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Estate Planning for All!

While available in some states, common law marriage and same-sex marriage are not recognized in Florida. This means that unmarried couples, same-sex couples and couples in other committed non-traditional relationships cannot rely on the government to provide them with protections and benefits that traditional married couples take for granted, such as Florida’s inheritance laws. Under Florida law, if a person dies without a Last Will and Testament, his or her property passes onto his/her spouse and/or issue per stirpes (a statutory method of apportioning a decedent’s assets between heirs).

So, Florida’s inheritance laws may have the opposite effect for non-traditional couples in committed relationships. An individual in a non-traditional relationship, who passes away without a Last Will and Testament, stands to have his/her assets distributed down the line to his/her parents, brothers and sisters, in some cases to people who’ve actively denounced or ostracized him/her, to anyone but the individual’s partner, who may have devoted his/her life to the individual.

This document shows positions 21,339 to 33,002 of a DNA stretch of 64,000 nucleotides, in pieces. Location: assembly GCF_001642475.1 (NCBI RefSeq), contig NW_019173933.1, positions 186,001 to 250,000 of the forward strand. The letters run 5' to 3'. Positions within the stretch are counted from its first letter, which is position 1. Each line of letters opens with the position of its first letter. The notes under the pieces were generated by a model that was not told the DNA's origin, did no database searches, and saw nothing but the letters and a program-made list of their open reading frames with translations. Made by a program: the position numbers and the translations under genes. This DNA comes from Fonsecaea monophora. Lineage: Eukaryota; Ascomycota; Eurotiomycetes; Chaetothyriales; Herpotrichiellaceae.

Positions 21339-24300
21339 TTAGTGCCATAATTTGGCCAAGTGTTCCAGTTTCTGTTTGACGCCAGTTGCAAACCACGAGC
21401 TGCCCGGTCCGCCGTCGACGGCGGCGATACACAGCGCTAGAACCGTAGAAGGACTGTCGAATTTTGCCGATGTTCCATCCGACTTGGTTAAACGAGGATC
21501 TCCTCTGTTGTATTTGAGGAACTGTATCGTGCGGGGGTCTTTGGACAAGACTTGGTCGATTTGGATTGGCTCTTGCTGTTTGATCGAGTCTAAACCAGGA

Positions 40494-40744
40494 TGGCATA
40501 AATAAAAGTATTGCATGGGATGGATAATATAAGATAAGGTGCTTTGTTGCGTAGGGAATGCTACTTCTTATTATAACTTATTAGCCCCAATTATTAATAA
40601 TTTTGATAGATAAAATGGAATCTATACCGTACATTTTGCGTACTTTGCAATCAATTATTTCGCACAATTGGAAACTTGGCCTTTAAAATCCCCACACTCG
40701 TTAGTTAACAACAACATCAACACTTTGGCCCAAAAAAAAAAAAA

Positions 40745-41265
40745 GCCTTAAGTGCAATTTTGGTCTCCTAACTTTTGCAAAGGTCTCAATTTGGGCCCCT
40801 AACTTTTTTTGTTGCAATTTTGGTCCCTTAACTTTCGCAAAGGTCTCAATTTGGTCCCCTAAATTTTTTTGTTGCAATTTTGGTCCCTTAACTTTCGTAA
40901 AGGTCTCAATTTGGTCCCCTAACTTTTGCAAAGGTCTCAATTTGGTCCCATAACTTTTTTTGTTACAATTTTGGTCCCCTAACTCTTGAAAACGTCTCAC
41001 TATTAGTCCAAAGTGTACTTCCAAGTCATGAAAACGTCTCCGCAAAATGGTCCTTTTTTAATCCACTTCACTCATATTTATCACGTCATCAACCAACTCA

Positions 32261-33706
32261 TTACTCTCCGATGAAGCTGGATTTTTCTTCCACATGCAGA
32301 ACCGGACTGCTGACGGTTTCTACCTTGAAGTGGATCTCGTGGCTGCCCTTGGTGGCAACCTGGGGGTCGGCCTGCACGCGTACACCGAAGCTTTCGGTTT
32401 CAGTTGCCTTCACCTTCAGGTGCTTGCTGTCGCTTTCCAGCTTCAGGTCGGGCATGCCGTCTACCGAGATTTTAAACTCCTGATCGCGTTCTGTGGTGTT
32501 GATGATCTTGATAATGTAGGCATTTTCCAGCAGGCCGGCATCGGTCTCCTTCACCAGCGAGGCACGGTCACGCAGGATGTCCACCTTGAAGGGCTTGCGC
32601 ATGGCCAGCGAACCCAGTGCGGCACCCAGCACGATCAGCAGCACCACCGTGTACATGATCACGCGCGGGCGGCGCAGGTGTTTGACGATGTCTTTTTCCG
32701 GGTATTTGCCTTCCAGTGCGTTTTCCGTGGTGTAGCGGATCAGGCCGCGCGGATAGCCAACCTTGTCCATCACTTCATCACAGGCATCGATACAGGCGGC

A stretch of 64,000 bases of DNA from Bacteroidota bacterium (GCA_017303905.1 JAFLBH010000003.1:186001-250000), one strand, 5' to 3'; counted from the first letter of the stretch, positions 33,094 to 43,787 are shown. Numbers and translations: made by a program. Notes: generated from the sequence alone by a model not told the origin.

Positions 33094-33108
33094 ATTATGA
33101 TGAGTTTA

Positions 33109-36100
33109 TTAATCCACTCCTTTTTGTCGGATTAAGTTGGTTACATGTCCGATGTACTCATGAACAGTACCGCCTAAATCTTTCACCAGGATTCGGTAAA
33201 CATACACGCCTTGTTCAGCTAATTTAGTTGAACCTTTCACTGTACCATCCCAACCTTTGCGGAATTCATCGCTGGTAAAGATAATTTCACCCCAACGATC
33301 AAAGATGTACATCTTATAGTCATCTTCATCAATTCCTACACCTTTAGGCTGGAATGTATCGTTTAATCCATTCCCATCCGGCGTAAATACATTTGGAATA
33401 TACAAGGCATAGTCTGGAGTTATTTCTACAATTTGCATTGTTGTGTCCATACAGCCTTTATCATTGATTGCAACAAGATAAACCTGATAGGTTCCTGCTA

In the event of your hospitalization, your partner can be excluded from your hospital room and be denied access to information pertaining to your health status. He/she can be denied any privilege that a traditional spouse enjoys unless you make your wishes very clear, in writing, in a document executed according to all the formalities with fancy calligraphy on the first page.

In order to avoid the adverse effect of Florida’s inheritance laws, committed non-traditional couples have to take extra care to ensure that their estate planning is ironclad and up-to-date. The Last Will and Testament is the centerpiece of your estate planning. It allows you to apportion your assets as you see fit and ensure that each and every dime you own goes to the one person in your life who deserves it most. Through a Designation of Health Care Surrogate, you can empower the person who knows you best to make healthcare decisions on your behalf. Through a Durable Power of Attorney, you can appoint the person who supported you through thick and thin to make financial decisions and engage in financial transactions in your place.

The attorneys at the Law Firm of Grigaltchik & Galustov, P.A. stand ready to answer any questions you may have about estate planning in Florida. You may reach us at (904) 738-8398. When the law fails you, protect yourself.